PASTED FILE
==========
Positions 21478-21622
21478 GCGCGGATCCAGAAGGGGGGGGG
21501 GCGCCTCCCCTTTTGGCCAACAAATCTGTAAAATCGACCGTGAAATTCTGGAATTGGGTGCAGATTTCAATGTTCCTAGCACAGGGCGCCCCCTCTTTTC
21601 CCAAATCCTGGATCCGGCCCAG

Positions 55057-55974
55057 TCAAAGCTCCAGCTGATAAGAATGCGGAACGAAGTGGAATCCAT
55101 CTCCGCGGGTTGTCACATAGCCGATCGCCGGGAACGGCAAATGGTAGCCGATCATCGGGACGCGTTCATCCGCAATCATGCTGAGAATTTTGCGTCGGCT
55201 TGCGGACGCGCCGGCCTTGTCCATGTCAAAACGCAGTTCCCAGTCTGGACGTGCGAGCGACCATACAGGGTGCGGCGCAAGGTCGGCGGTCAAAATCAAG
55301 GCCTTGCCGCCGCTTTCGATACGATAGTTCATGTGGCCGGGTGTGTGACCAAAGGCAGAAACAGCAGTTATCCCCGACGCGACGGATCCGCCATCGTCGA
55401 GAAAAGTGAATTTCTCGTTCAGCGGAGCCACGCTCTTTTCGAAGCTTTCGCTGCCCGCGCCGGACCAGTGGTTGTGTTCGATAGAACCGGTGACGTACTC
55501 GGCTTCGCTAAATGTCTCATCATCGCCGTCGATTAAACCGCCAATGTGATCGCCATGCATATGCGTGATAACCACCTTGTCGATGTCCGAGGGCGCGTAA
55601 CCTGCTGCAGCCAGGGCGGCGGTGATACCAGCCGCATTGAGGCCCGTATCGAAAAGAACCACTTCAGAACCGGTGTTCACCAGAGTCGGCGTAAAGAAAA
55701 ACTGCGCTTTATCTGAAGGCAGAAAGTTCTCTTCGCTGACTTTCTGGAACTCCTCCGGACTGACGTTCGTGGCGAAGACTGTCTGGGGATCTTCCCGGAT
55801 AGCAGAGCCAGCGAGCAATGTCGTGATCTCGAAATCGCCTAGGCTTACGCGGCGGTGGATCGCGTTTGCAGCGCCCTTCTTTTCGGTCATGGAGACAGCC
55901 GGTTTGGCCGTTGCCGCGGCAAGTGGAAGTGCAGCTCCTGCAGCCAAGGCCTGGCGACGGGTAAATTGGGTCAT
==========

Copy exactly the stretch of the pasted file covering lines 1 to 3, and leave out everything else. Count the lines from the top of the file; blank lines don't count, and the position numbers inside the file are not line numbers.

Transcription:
Positions 21478-21622
21478 GCGCGGATCCAGAAGGGGGGGGG
21501 GCGCCTCCCCTTTTGGCCAACAAATCTGTAAAATCGACCGTGAAATTCTGGAATTGGGTGCAGATTTCAATGTTCCTAGCACAGGGCGCCCCCTCTTTTC